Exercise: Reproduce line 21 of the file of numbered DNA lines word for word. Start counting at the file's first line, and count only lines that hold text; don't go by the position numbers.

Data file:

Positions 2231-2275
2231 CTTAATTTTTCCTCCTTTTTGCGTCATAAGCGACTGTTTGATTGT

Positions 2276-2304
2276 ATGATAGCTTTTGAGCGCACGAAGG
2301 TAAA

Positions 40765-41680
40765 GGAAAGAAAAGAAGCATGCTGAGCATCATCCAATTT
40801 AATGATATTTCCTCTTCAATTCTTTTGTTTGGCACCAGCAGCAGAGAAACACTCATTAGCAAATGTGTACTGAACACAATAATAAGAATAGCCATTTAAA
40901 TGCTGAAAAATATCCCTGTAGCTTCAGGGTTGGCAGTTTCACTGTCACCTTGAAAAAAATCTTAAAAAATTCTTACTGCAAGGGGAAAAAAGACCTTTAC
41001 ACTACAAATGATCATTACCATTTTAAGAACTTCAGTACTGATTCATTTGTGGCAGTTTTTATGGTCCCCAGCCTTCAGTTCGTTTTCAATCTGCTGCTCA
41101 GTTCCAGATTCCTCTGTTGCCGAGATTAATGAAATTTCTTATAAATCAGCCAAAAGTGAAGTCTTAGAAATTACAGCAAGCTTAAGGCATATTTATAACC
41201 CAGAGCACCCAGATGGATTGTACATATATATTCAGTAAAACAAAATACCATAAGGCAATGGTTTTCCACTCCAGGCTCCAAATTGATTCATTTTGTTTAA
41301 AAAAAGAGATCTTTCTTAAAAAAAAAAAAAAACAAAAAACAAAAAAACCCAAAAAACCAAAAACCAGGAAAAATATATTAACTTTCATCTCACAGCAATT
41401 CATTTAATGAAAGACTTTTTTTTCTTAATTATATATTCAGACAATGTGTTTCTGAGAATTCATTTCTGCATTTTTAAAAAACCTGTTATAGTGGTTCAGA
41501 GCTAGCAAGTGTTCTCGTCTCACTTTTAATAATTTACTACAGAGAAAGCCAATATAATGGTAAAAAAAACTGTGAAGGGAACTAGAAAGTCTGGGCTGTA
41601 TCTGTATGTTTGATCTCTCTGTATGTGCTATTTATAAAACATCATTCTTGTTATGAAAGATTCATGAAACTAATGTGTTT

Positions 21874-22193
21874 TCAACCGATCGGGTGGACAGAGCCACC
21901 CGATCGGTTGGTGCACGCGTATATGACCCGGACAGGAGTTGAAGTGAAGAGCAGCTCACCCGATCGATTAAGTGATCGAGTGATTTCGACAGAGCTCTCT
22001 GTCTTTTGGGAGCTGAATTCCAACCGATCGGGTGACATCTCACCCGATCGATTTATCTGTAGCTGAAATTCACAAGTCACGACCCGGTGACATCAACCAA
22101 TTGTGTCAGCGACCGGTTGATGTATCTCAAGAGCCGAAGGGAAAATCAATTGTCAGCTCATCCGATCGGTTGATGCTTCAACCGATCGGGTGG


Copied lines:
22101 TTGTGTCAGCGACCGGTTGATGTATCTCAAGAGCCGAAGGGAAAATCAATTGTCAGCTCATCCGATCGGTTGATGCTTCAACCGATCGGGTGG